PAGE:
Sunday, August 18, 2019

Bicycle Collision Repair

bicycle collision repair before and after
Oh no! My bike got smashed in a car crash.  I've never had this happen in 10 years of biking, and I didn't really know how to handle the whole situation.  What happened?  Well, check the poorly drawn diagram below. (not so poorly drawn, because one of those helped me win back $360 from the police in a court case once!)
bicycle basket and wheel after car crash
I was cruising down the street at night, and somebody stopped at a stop sign ahead of me "didn't see me" (a pretty reasonable claim considering the ENTIRE ROW OF STREET LIGHTS that stretch of street happened to be off, though I still had my Niterider light on, so not a good enough excuse) and started turning left as I was within feet of passing in front of him.  As a result, I smashed into his left mirror completely destroying it, and was sent spiraling leftward into the street and- fortunately there was no traffic behind me- landing on my side with minor injuries to my ribs and foot. 
How did it feel?  It felt like I just got off a really good roller coaster.  Literally.  I walked away laughing.  I know things could've been worse, had I not been wearing a helmet, or if I was hit directly by the front of the car, or if there were traffic behind me to run me over, but I am thankful it wasn't that serious.
I wasn't really in the mood to call the police, I was in a bit of a hurry to get home to eat some cashews and figs after partying at the 80's bar (no I wasn't drinking), and didn't want to make things complicated.  The guy gave me $100 of hush money to "buy a new bike" and gave me a ride home.  Fortunately, I only needed $4 of those dollars to buy a new wheel from The Bicycle Tree (the tire and tube were completely unharmed).  At first I was panicking about needing a new fork, but it turned out to be undamaged as well.  Thank goodness for the shock absorbing power of steel rims!
bike hitting car diagram


I was able to get the new wheel back on within a week, but something's missing...
bike with new wheel installed
Oh that's right, the basket was completely mangled too.  Well, the double good news was that the front rim that got destroyed was in need of truing, and the basket was falling apart anyways, so it saved me a bit of work on that part!  Not to mention, the way I originally had the basket secured by a single bolt to the reflector mount was a poor excuse for a basket mount regardless. (Check out the old basket post here)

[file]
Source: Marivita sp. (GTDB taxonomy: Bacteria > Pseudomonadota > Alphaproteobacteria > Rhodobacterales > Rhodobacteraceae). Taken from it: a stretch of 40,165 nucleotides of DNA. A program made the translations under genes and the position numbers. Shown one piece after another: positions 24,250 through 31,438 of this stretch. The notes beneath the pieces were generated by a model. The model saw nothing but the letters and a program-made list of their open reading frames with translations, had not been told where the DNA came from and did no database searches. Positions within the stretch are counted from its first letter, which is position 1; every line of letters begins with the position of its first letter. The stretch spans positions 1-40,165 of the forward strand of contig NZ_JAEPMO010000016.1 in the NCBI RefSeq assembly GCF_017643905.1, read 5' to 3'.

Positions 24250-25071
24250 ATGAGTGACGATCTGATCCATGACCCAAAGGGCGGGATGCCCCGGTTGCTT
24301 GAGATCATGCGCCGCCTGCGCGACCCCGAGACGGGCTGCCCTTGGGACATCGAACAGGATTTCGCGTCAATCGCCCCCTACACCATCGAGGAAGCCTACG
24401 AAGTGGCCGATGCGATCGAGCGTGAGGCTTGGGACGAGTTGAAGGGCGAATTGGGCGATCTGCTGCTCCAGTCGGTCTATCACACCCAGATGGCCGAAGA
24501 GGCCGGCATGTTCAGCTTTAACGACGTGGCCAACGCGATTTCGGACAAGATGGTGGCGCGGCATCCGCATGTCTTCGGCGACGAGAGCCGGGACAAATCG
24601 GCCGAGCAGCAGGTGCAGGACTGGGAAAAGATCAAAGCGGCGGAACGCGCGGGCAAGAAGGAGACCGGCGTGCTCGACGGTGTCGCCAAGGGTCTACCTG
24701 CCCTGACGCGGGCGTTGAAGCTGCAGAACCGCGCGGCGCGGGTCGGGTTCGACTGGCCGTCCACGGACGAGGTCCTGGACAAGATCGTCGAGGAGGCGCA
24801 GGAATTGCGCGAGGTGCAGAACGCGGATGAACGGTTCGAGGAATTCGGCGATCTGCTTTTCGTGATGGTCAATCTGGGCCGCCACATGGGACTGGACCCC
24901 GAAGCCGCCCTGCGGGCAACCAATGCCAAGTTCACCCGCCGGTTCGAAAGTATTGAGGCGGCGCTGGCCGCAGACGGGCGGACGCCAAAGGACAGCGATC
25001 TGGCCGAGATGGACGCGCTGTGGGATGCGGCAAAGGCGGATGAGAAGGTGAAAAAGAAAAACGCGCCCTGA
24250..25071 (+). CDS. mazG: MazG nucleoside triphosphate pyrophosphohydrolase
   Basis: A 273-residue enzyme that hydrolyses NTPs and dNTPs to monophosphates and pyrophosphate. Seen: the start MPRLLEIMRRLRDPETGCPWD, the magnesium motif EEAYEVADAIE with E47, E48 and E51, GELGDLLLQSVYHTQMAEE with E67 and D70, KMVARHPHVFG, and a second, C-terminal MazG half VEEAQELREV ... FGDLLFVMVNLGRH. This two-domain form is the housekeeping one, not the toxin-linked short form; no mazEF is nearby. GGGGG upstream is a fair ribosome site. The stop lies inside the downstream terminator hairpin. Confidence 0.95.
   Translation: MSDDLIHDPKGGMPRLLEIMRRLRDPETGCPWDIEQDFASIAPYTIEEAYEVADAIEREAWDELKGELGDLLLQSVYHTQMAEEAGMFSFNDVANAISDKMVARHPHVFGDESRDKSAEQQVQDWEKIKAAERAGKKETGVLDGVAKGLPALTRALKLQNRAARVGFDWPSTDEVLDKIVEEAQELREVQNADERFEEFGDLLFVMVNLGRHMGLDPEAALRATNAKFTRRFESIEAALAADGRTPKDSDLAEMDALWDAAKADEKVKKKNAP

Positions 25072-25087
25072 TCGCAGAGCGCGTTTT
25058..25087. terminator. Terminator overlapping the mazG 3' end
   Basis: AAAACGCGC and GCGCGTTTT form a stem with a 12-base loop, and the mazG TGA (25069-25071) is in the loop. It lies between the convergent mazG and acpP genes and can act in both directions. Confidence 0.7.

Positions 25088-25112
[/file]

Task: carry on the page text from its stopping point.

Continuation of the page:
old basket in trash
A few weeks later, I conveniently found this fairly large basket at a garage sale- for free too!  The Law of Scrap Alchemy strikes again!
I went to work devising a plan to attach this onto the bike. Seeing how this basket is even larger than the one on my main bike, this is going to call for some serious capacity!
new bike basket from garage sale
Here's an illustration of the design.  Notice the stem angle is not perpendicular to the basket.  This would require one of two things,  mill an angled hole in the block attaching onto the stem, or drill the holes in the other brackets at an angle.  I chose the first option because it meant doing some cool off-axis machining.
new bike basket mount diagram



The metal pieces that attached the old basket to the fork were still in usable condition, so all I needed was to make the mount to the stem.  I started with a block of aluminum and plunge cut the angular hole to match the angle of my upgraded stem (see stem post here).
plunge cutting angled hole in aluminum block
I then opened up the hole to 7/8" to match the stem tube diameter.  This 7/8 chamfer mill worked like a drill opening up the hole.
opening 7/8" angled hole in aluminum block
Then drilling some holes for 1/4" bolts through the side.
drilling bolt holes in aluminum block
Slicing it in half with a hacksaw.
sawing mounting block in half
For the parts that attach to the basket, I conveniently found this piece of steel in the street that looked like a good contender.  I traced the basket outline on it, and started drilling some holes.
drilling holes in basket mount
Knocking off the sharp edges of the holes here.  This handy deburring tool I found at a garage sale has been of tremendous help.
using nice deburring tool to debur holes
Then after bending the plates, the mounting assembly is ready to be installed.
bike basket mount assembly
First, attaching the block and plates onto the stem.  I had to put some scrap rubber between the stem and the block since the stem tubing was slightly smaller than 7/8"
mounting basket onto stem
A view from the front.  Don't ask me why one bracket has four holes and the other one has five.  I was certain I measured twice and cut once! (or in this case, measured zero times and cut nine)
basket mount front view
I didn't have any other conveniently shaped pieces of metal on hand, so I screwed the brackets into a piece of wood.  I figure with 9 screws, that won't be falling off any time soon.
basket mount with wood
View from the front.  This basket is so massive, that the space the wood takes up is relatively unimportant.
basket wood front view
And we're back in service!  It recently occurred to me that a large percentage of the male population exists that wouldn't be caught dead riding a bike with a front basket.  Too bad for them.  Front baskets are super useful!  And honestly, if your masculinity is compromised by a front basket, that's some pretty fragile masculinity!
bicycle basket and wheel repaired
Now both bikes can haul large amounts of delicious groceries, among other things like scrap metal, music equipment, garage sale finds, jugs of water, firewood, and so forth.  The parts that mount to the fork still aren't as rigid as the rack on my other bike, so I may look into upgrading them in the future so it can hold 50+ lbs instead of just ~25.
new bicycle basket with groceries

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